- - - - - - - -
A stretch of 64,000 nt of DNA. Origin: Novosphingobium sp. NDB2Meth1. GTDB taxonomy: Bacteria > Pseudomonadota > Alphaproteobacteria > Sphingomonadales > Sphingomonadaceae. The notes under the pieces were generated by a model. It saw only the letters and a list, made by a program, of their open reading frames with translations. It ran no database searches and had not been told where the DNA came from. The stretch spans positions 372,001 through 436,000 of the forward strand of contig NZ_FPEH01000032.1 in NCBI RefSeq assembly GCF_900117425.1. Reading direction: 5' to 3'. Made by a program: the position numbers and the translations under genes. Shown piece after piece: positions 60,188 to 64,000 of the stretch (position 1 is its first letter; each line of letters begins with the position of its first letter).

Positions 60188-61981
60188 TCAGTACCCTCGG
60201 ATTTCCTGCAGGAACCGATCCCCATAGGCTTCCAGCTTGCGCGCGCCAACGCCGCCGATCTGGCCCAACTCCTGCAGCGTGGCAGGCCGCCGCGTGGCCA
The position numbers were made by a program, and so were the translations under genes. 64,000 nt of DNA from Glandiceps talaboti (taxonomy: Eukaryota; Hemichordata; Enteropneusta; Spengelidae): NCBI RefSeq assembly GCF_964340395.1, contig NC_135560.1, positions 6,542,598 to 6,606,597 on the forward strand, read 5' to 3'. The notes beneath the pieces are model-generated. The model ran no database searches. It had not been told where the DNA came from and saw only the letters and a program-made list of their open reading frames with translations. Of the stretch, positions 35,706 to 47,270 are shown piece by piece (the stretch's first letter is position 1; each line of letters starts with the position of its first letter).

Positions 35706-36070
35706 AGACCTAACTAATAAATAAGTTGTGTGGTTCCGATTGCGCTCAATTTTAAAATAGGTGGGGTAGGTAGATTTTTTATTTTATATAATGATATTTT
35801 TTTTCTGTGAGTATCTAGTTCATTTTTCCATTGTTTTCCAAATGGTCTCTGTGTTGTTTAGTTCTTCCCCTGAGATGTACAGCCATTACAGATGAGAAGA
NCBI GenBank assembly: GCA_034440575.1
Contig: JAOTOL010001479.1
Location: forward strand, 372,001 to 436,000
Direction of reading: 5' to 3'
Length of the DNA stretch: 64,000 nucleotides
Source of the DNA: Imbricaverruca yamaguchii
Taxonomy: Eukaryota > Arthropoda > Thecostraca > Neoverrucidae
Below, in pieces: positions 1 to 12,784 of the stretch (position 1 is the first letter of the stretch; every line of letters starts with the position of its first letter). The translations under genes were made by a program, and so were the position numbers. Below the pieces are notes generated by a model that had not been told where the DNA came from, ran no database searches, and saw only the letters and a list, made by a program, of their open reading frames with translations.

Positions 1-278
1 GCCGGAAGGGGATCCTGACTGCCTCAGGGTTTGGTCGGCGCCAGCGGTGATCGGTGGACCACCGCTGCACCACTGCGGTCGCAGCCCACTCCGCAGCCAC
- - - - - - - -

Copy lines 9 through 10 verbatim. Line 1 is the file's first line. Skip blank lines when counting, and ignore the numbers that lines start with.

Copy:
NCBI GenBank assembly: GCA_034440575.1
Contig: JAOTOL010001479.1